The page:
The U.S. Food and Drug Administration (FDA) released a guidance document on Aug. 11 announcing it will exercise discretion when enforcing the use and labeling of ultrafiltered (UF) milk. Additionally, the FDA will initiate the process to write final rules regulating UF milk used in the manufacture of all standardized cheeses and related cheese products covered by the federal standards of identity.

Natzke dave
Editor / Progressive Dairy

The notice was scheduled to be published in the Aug. 14 Federal Register.

UF milk gained widespread international notoriety earlier this year with changes to Canadian dairy ingredient policies, making U.S. exports of the product uneconomical, and essentially slamming the door on shipments to Canada. With no Canadian export market, and restrictions on UF milk use in the U.S., some companies have been forced to shut down or curtail UF milk processing operations, further hampering processing capacity.

In the U.S., efforts to get the FDA to make policy changes regarding UF milk have been simmering for nearly two decades.

Read: UF milk fighting FDA label, Canadian border barriers


The FDA’s action seeks to change that.

In the notice in the Federal Register, the FDA said that while it completes final rulemaking to revise labeling requirements, it will exercise enforcement discretion regarding the declaration of UF milk and nonfat UF milk ingredients on cheese labels. This will allow the cheese industry to use UF milk more widely and will streamline the existing complex labeling requirements.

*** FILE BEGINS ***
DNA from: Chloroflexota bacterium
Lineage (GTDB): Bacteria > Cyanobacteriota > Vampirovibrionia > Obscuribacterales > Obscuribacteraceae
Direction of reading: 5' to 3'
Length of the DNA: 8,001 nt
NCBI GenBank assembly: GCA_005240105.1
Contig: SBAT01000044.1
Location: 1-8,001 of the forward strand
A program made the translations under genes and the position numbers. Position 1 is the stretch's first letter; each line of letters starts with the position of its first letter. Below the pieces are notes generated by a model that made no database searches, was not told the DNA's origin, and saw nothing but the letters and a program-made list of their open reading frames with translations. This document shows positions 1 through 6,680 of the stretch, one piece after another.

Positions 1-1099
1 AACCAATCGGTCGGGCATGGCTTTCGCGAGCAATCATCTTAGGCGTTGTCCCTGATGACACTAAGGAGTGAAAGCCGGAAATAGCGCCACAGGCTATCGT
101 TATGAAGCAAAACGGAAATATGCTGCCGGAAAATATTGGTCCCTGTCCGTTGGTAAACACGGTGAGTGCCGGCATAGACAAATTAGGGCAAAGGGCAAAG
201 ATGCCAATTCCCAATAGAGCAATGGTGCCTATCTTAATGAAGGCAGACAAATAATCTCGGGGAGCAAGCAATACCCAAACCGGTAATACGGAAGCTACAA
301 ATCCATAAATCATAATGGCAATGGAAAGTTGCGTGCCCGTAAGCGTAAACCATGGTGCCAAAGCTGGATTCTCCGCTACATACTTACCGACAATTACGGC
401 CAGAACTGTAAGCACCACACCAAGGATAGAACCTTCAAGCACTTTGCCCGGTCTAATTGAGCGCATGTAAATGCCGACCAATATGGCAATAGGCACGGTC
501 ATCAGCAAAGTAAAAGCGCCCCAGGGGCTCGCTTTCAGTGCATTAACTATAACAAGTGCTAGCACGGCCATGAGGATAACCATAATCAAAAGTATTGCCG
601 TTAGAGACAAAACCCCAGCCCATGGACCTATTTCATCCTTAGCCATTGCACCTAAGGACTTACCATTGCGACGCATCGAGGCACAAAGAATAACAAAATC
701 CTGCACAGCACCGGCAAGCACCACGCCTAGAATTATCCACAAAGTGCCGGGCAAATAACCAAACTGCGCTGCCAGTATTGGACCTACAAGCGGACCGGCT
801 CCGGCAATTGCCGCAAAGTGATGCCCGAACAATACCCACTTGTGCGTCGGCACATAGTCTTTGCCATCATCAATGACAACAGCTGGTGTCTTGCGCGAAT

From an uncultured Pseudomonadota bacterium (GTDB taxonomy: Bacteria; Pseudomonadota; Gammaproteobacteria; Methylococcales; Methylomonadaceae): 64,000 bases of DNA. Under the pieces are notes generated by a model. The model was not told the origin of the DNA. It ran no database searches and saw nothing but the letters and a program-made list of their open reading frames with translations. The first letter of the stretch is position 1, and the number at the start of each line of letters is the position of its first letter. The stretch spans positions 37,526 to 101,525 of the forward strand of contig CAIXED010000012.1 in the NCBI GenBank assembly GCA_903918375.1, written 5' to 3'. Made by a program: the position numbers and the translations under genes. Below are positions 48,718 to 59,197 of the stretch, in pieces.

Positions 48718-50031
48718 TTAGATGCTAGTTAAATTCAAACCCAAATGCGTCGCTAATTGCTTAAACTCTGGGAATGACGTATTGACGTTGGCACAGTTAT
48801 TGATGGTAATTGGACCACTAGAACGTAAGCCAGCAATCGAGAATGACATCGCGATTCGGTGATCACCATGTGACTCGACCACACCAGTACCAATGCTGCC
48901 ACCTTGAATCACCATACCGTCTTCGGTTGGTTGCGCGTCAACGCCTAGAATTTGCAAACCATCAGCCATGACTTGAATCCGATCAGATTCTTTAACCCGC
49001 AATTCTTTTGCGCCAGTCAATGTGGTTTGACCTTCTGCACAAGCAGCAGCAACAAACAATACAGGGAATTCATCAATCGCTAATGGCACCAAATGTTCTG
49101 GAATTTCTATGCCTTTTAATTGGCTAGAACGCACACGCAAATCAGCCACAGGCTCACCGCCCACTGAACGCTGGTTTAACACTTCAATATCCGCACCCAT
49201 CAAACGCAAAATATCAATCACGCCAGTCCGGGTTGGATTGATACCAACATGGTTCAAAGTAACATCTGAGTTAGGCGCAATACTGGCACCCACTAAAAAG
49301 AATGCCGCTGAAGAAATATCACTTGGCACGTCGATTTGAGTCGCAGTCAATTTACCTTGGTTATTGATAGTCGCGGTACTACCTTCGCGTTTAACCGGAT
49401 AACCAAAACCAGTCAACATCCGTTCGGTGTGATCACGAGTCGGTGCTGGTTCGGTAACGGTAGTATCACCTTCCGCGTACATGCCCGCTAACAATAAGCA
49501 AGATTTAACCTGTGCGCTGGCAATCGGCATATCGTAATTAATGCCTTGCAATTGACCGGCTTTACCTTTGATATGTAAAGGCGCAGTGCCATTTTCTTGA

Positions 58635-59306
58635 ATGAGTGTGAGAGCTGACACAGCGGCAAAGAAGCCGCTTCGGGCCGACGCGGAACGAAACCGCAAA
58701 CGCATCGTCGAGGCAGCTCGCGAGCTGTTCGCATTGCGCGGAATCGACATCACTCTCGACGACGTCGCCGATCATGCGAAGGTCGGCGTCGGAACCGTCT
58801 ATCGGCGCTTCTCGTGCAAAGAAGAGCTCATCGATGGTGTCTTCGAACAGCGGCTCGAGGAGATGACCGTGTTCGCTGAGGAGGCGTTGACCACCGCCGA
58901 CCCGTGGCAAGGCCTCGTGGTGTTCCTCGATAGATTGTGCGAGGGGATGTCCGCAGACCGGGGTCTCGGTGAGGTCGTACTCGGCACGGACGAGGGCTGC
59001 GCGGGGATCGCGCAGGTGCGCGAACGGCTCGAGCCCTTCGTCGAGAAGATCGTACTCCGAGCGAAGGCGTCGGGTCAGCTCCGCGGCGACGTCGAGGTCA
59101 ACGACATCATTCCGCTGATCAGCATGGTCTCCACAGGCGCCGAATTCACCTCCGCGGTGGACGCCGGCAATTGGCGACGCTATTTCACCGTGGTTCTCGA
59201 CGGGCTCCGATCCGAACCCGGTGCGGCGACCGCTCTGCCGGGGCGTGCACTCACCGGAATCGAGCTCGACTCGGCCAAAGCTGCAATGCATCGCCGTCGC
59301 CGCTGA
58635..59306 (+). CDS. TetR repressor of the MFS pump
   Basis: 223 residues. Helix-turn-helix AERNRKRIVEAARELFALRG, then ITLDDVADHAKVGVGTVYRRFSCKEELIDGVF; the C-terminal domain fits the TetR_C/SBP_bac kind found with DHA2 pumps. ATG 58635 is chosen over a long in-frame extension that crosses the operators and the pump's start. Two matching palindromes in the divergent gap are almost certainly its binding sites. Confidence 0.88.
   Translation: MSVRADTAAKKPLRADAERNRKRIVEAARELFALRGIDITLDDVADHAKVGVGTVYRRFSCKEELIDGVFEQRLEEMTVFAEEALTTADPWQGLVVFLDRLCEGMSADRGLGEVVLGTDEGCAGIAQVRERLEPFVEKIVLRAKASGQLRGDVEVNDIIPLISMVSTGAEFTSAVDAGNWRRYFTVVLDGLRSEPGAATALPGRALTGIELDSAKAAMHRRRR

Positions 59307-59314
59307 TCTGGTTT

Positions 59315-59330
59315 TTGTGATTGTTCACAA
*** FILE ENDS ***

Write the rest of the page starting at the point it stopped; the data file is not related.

The guidance will not affect the use and labeling of UF milk in fluid milk and other dairy products.

IDFA applauds move

International Dairy Foods Association (IDFA) President and CEO Michael Dykes commended FDA leaders “for taking a common-sense approach to a long-standing regulatory burden on dairy foods companies.”

“After lagging for more than two decades, it is good to see the regulations on the use of UF milk are catching up with this safe and sustainable production technology, which is already used around the world,” said Dykes.

UF milk is milk that has been filtered to remove some of the water and lactose, which increases the protein content while reducing total fluid volume – which cuts transportation costs. The use of UF milk increases efficiency in cheesemaking by improving cheese yield.

Until now, U.S. cheesemakers have been living under an unfinished FDA rule, allowed to use UF milk in only a few standardized cheeses, but with complex labeling requirements. At the same time, a rule has been pending at the FDA that supports the use of UF milk in all standardized cheeses, but it also includes impractical labeling requirements, according to IDFA.

Wisconsin reaction

“Today’s action will open up U.S. markets to ultrafiltered milk, and that’s a huge win for America’s Dairyland,” said Wisconsin Department of Agriculture, Trade and Consumer Protection (DATCP) Secretary Ben Brancel.

Many Wisconsin dairy farmers were directly impacted by a change in Canadian dairy ingredient pricing policy that effectively closed the door on UF exports to Canada. The action forced the DATCP, led by Brancel, to scramble to help find a marketing home for the milk from 58 of the state’s dairy farmers. The FDA’s announcement came two day’s before Brancel’s retirement, Aug. 13.

Read: Milk with no home: Producers, processor face challenging times

“Because a regulatory process was bogged down in Washington, we have not been able to ship ultrafiltered milk domestically,” said Brancel. “(This) decision opens up endless possibilities for our dairy industry.”  end mark

Dave Natzke